By Bonnie Erbe, Thomas Jefferson Street blog
Today's New York Times has a troubling story about a mother who was forced to leave her year-old daughter in order to fulfill her National Guard duties in Iraq. Back a year later, the child's father (not married to the mother) is limiting the mother's access to the child, with permission of a family court judge:
Custody disputes involving returning members of the service have long been an unpleasant fact of military life, but the increasing number of women involved in combat overseas has brought new wrinkles. The Pentagon does not keep statistics on such custody disputes, but military family counselors said they knew of at least five recent situations around the country like the struggle over Elizabeth, in which a mother who served overseas is fighting for more access to her child. Some advocates say an unspoken bias against mothers who leave their young children has heightened both legal barriers and social stigma when these women try to resume their role as active parents.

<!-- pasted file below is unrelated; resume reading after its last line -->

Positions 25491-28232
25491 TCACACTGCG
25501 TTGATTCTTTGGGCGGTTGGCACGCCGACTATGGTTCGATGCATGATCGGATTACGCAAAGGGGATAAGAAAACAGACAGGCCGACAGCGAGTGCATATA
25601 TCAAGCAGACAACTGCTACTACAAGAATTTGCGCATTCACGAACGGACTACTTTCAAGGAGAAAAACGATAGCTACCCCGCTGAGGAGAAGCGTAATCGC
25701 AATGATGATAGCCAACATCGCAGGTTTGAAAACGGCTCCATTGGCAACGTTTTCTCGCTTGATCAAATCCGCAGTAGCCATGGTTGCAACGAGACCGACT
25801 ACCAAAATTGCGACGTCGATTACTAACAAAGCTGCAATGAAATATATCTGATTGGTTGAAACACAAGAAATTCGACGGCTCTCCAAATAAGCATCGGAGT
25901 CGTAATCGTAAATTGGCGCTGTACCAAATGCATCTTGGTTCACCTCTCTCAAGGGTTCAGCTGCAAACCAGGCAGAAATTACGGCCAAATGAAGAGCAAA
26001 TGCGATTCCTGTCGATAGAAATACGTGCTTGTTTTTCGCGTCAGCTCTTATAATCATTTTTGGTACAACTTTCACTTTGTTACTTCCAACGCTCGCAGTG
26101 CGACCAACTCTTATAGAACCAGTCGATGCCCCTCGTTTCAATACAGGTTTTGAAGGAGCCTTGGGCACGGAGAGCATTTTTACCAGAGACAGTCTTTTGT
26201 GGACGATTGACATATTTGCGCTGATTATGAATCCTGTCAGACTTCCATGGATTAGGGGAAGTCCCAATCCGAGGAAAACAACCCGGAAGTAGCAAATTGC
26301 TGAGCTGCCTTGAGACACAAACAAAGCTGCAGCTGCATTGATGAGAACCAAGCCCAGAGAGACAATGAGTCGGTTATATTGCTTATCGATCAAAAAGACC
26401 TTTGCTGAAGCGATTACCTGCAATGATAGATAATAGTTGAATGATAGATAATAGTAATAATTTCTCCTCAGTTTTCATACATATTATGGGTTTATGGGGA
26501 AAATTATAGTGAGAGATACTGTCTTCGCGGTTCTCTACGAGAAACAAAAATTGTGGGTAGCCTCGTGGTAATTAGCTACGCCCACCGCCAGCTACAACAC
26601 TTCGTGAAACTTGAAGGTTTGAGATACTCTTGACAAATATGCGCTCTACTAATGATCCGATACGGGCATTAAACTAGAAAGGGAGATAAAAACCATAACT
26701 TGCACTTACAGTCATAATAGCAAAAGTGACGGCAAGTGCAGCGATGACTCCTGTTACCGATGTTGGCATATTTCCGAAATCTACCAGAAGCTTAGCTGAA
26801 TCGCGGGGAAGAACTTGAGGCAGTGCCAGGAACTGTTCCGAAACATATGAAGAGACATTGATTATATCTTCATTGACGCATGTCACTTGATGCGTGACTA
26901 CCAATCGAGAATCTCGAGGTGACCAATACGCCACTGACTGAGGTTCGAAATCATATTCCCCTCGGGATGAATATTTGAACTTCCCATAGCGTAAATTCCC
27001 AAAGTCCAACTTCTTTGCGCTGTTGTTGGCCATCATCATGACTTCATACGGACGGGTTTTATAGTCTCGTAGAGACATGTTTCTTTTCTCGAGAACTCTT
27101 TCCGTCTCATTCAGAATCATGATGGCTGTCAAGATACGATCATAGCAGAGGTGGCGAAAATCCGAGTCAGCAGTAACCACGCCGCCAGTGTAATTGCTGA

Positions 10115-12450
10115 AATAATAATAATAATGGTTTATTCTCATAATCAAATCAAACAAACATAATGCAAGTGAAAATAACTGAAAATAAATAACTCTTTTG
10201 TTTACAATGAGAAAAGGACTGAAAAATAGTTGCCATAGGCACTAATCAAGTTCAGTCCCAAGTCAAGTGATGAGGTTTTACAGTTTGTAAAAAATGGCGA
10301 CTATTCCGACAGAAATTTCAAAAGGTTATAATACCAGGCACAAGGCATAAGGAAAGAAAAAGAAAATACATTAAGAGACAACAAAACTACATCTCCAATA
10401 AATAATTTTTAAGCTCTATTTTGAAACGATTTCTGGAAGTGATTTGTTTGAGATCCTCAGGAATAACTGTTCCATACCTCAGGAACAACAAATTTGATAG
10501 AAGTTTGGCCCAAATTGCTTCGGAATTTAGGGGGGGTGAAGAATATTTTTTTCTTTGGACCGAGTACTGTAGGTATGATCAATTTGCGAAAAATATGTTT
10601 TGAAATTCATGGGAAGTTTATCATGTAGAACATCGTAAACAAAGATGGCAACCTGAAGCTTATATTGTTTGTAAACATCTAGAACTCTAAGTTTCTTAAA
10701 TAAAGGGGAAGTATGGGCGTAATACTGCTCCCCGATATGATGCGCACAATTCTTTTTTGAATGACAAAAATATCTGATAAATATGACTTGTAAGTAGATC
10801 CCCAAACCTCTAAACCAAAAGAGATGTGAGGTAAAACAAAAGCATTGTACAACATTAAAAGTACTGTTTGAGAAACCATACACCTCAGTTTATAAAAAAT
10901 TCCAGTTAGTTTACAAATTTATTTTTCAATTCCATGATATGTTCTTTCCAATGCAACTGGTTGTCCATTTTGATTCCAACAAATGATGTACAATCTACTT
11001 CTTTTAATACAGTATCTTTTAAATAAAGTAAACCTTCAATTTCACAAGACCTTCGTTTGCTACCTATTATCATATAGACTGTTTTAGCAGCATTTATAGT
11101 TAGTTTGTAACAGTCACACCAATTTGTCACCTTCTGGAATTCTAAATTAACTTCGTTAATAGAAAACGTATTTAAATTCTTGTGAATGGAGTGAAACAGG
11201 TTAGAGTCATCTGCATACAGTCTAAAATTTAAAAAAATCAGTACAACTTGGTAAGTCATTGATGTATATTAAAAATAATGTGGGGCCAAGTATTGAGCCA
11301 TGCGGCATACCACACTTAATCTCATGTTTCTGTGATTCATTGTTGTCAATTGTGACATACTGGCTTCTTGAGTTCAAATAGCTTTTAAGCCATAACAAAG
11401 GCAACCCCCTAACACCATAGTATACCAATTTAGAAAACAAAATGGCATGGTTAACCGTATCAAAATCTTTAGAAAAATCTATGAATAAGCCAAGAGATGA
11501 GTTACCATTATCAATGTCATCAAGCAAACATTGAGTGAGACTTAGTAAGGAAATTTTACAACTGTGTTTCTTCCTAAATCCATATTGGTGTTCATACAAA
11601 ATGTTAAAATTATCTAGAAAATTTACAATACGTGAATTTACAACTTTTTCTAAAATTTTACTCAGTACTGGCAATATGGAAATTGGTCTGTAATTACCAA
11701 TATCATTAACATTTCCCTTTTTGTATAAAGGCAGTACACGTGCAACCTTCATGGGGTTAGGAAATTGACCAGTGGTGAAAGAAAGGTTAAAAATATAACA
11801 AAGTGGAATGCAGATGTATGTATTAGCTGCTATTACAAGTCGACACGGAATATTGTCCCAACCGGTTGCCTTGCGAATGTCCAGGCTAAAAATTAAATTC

1. Family court judges should neither be biased for nor against parents of a particular gender. Fathers were unfairly discounted for decades. That doesn't make it appropriate now to discount mothers.
2. Perhaps the family court judge is allowing Elizabeth to slowly get used to her mother again. The story relates that when the child saw her mother for the first time in a year, she burst out in tears. That's not unusual. Adjustment should go slowly at first, but be phased out over a relatively short period of time. Then the parents should share joint custody (absent other factors making one parent a worse parent than the other.)
3. Would the mother be treated differently if she had married the father before having this child? There's too much unwed parenthood and any stigma that helps prevent it is a good thing.